The state Department of Natural Resources is investigating a black bear sighting in Livingston County's Conway Township — the second in the region in recent weeks.
Joe Timlick told the Livingston County Daily Press & Argus in a Monday article that he, his wife and his parents saw the bear 7 p.m. June 19 in a field behind their home in the rural township that's in the northwest corner of the county.
That sighting follows on the paws of a confirmed sighting of a black bear cub that was first spotted in Washtenaw County near Dexter at Hudson Mills Metropark on June 11. The bear was reported as weighing between 150-200 pounds.
Timlick, who is a hunter and familiar with seeing the animals Up North, told the newspaper he thought this bear was about 200 pounds. Males can weigh as much as 500 pounds, according the DNR.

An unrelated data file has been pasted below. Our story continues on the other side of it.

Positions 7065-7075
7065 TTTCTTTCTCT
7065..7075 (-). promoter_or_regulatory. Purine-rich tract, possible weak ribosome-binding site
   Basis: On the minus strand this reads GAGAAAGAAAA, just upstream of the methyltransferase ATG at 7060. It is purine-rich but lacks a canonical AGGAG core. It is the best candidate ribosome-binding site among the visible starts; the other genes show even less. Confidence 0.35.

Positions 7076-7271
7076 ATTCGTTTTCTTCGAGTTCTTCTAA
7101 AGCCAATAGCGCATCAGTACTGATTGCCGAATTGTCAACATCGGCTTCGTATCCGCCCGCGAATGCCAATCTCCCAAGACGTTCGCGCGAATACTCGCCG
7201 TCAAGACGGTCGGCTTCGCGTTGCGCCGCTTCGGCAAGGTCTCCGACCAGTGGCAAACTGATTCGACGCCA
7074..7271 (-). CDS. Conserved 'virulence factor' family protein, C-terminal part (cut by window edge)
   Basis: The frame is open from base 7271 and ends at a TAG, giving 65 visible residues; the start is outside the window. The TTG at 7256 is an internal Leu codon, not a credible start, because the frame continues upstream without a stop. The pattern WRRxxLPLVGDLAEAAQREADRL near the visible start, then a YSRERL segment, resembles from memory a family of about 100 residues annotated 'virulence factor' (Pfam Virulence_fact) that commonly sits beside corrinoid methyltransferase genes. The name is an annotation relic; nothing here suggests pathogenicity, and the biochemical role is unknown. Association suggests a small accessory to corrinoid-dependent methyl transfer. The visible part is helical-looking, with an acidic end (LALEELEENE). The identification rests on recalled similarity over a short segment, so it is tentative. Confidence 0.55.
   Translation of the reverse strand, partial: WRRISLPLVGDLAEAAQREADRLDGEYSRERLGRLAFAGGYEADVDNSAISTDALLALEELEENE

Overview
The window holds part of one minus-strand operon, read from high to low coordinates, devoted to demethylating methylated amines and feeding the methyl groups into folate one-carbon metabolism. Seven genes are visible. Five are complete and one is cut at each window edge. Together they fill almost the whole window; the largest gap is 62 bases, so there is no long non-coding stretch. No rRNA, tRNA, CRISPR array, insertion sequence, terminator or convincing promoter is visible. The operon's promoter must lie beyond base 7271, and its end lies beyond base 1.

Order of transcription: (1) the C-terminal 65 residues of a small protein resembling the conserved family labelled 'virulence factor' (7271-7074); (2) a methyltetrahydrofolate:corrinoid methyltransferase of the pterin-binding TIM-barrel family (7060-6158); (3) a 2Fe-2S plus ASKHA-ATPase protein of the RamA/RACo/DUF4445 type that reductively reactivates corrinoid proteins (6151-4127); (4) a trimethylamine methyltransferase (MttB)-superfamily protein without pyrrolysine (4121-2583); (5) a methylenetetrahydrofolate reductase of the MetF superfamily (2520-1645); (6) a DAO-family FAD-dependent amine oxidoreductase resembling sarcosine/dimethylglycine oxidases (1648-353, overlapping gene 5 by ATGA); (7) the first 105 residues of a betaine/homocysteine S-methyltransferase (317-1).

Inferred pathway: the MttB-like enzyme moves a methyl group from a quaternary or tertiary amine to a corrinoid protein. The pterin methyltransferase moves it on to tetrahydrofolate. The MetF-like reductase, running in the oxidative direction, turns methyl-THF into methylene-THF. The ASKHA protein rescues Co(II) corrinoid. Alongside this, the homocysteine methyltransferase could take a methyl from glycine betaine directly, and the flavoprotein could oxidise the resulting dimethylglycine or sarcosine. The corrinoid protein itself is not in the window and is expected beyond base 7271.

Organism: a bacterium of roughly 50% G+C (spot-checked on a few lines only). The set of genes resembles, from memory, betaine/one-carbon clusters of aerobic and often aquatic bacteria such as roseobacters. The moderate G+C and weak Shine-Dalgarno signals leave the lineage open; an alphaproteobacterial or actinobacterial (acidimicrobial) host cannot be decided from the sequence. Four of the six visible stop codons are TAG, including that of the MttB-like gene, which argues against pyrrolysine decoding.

DNR spokeswoman Mary Dettloff said Monday in an interview with Patch that if the sighting is confirmed, it's possible they are the same bear. She said they can travel as far as 20 miles in a day and the current theory is the bear likely was chased south by older males. A black bear's range is 100 to 300 square miles and they travel along river systems and forested corridors.
"We won't know until we have some physical evidence," she said.
So, with these bears off to the west, could he or another bear wander to the Fenton area — which is about 25 miles away (or a day's walk for the bear)? Dettloff said it's possible, although she noted black bears try to steer clear of people and usually are not aggressive unless its a mother trying to protect her cubs. Bears also aren't that common in southeast Michigan, she said, although
"They are not grizzlies," she said. "These are black bears, which are shy and secluded by nature."
Residents who do see a bear are asked to report the sight. Dettloff also advised not to feed it because that would likely cause the animal to lose its fear of humans and creates a situation for an attack. If a resident finds a bear and feels threatened, Dettloff says experts suggest people wave their arms and yell to make themselves larger than they are.
To report a bear, call 517-641-4903.
For more information, go to the DNR's website on bears by clicking here.